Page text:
On Oct. 17 at 10:17 a.m., drop to the ground, take cover under a sturdy desk or table and then hold on for at least 60 seconds.
That’s what Federal Emergency Management Agency (FEMA) Region X and Alaska, Idaho, Oregon and Washington State officials are asking people to do as part of the 2013 Great ShakeOut — an international drill meant to help people prepare for a major earthquake.
“The ShakeOut is an exercise that we start practicing in grade school and never outgrow,” Kenneth D. Murphy, FEMA Region X administrator, said in a news release. “Earthquakes cannot be predicted and can occur anywhere at any time, which is why it is important to know what to do when one occurs.”
When an earthquake does hit, FEMA Region X officials say the best option is to get to the floor and take cover, but if that’s not possible, people should go to an inside corner of the room, clear of windows and items that could fall on them.
“People who use wheelchairs or other mobility devices should lock their wheels and remain seated until the shaking stops. Protect your head and neck with your arms, a pillow, a book or whatever is available,” according to the news release.
Those who want to participate in the drill are encouraged to register online at www.shakeout.org to receive details about the event and learn how to participate.
The Great ShakeOut is a timely drill as the announcement of the event comes just days after earthquakes were reported in Yellowstone National Park and western Wyoming.
David Pearson, assistant professor for Idaho State University’s Department of Geosciences, said most of the recent seismic activity occurred within the boundaries of Yellowstone National Park, specifically at the northern end of Lewis Lake, within Lower Geyser Basin, and west of Norris Geyser Basin.
“Seismic activity was greatest between September 10 and September 15,” he said. “Each of these regions was associated with an earthquake swarm, which is a sequence of earthquakes near the same area without an obvious main shock.”
The recent swarms produced roughly four quakes that were large enough to feel.
The first, a magnitude 3.5, struck Sept. 13 northeast of West Yellowstone, Mont. Then, in the early hours Sept. 15, two quakes, a magnitude 3.2 and magnitude 3.4, were detected in quick succession at 5:10 and 5:11 a.m., southeast of West Yellowstone. The magnitude 3.6 that marked the peak of the swarm struck north of the Old Faithful Geyser about 4 1/2 hours later.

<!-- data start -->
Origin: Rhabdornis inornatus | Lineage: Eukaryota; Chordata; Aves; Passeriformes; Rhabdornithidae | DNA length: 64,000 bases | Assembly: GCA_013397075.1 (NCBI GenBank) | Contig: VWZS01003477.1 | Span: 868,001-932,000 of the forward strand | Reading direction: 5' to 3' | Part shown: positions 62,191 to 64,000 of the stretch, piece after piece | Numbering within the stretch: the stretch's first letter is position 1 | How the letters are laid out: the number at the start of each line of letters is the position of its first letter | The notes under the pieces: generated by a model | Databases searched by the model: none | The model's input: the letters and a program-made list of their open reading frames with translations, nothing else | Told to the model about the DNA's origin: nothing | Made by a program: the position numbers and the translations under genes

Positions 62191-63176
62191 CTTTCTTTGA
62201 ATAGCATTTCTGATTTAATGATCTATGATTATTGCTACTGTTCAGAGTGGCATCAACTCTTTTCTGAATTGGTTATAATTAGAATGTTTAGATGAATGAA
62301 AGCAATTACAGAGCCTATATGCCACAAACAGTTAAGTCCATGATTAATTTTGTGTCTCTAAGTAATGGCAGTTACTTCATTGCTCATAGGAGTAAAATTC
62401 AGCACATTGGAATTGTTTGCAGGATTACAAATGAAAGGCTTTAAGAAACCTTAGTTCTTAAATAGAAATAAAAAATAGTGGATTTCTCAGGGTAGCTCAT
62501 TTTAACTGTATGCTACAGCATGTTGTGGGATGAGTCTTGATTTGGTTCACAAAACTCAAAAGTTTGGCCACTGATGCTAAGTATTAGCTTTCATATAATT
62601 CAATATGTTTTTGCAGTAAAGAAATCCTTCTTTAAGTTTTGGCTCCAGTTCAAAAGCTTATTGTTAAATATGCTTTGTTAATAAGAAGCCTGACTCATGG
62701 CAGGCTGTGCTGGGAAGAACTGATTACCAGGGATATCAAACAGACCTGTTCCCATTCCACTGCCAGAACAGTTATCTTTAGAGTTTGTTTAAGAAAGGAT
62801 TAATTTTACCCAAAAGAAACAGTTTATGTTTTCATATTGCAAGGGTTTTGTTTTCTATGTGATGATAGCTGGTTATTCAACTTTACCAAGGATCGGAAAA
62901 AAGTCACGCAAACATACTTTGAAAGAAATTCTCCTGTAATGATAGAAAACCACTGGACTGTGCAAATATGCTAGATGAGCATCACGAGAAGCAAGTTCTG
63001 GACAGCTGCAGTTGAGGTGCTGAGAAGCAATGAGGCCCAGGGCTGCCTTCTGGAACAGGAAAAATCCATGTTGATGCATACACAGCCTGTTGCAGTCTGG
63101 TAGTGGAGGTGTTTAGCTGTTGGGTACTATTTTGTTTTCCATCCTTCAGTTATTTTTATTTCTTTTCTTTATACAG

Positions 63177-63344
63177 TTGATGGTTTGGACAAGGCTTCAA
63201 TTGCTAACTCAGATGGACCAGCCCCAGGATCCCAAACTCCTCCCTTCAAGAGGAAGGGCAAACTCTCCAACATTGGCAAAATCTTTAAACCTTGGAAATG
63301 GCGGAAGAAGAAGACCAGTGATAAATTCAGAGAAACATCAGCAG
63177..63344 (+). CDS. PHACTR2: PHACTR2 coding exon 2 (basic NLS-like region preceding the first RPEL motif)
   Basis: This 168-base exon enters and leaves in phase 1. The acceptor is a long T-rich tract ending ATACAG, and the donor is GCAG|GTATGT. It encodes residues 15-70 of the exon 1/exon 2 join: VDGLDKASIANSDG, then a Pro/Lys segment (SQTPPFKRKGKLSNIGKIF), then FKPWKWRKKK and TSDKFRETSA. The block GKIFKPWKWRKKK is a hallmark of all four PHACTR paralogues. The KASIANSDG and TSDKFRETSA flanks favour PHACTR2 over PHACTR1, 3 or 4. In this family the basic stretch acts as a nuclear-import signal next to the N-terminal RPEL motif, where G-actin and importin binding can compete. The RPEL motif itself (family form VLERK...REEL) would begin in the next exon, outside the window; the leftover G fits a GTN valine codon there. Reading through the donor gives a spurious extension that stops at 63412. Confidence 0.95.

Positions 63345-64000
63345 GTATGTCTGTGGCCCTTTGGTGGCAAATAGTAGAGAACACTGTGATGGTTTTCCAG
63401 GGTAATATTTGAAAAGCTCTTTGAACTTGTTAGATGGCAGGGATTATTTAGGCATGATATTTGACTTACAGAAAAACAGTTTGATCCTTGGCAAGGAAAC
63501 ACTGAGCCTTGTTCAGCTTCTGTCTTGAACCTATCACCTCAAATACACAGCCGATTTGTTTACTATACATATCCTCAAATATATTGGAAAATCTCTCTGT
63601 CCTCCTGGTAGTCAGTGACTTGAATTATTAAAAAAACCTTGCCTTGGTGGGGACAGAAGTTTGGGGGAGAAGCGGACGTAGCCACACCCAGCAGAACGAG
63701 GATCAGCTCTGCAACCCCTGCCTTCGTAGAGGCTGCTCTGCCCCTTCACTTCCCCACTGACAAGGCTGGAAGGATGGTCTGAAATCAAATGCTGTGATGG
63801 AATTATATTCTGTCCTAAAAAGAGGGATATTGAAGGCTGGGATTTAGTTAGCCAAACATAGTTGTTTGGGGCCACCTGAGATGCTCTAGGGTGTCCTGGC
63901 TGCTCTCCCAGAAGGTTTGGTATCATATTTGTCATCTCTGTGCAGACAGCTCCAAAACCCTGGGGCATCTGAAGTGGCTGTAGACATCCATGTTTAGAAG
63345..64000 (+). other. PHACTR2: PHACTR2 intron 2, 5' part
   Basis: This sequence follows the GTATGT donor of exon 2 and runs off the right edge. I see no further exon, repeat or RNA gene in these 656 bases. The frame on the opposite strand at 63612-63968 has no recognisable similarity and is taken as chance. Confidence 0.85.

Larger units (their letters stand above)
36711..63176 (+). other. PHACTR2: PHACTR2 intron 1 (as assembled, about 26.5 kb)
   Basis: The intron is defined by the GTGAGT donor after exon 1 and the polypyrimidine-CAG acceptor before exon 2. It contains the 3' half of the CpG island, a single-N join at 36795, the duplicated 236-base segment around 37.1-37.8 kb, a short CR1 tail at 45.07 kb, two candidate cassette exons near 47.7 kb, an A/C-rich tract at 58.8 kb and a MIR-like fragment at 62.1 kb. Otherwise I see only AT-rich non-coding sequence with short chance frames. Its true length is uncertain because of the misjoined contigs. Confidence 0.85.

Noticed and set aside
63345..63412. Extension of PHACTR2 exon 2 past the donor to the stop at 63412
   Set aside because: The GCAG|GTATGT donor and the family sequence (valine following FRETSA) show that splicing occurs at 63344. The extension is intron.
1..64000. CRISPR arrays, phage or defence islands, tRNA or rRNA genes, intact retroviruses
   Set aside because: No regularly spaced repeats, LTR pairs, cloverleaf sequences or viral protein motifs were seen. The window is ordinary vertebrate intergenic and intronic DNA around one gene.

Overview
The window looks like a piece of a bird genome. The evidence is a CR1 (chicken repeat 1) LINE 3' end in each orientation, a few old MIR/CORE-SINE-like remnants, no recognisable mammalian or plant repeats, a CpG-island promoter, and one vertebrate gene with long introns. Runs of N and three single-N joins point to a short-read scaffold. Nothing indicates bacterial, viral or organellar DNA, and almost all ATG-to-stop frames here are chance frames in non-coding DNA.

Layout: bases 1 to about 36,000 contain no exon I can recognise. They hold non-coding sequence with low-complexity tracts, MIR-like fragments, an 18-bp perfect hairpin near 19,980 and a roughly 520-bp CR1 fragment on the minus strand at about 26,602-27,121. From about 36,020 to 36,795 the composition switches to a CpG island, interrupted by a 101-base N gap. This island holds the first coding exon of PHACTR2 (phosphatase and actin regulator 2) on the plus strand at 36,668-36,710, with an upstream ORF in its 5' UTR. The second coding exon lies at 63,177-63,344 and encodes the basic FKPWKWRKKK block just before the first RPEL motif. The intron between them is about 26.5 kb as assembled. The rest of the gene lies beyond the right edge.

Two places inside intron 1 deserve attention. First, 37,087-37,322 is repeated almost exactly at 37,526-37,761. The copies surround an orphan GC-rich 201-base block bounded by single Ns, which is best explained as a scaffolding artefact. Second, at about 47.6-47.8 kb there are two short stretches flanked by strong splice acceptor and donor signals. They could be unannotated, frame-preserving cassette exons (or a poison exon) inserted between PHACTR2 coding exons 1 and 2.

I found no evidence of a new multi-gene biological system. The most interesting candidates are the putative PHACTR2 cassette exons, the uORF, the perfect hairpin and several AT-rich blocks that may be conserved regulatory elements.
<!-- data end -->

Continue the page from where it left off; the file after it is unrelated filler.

“They weren’t big earthquakes, but they were felt,” said Bob Smith, a University of Utah geophysics professor who has been monitoring seismic activity in and around the Yellowstone Caldera for 53 years.
About half a dozen earthquakes are felt in Yellowstone in an average year, he said.
“This is pretty unusual, to be honest,” Smith said.
Still, Pearson was more intrigued by the Sept. 21 earthquake that took place outside of Yellowstone National Park, in an area west of Fort Washakie, Wyo., beneath the northeastern side of the Wind River Range. That earthquake had a magnitude of 4.9 — 20 times larger in magnitude (and it released about 80 times more energy) than the magnitude 3.6 quake in Yellowstone last week, he said.
“Whereas most of the earthquakes within Yellowstone occurred at depths of less than 10 km (6 miles), this earthquake occurred at a depth of about 74 km (46 miles), which is within the earth’s mantle and at an unusual depth for the area,” Pearson said.
Although he hasn’t seen anything that he would consider to be concerning at this point, the recent seismic activity does give people cause to think about what they would do in an earthquake.
FEMA Region X officials say people can prepare for such an incident by participating in the Great ShakeOut drill or visiting www.ready.gov/earthquakes.
California is taking its earthquake preparation one step further.
Gov. Jerry Brown on Tuesday ordered the creation of a statewide earthquake early warning system that could give millions of Californians a few precious seconds of warning before a powerful temblor strikes.
The bill signed into law Tuesday directs the Office of Emergency Services to develop the system and identify sources of funding for it by January 2016. The system is expected to cost about $80 million to build and run for five years.
Although they can’t predict seismic activity, early warning systems are designed to detect the first, fast-moving shock wave from a large earthquake, calculate the strength and alert people before the slower but damaging waves spread.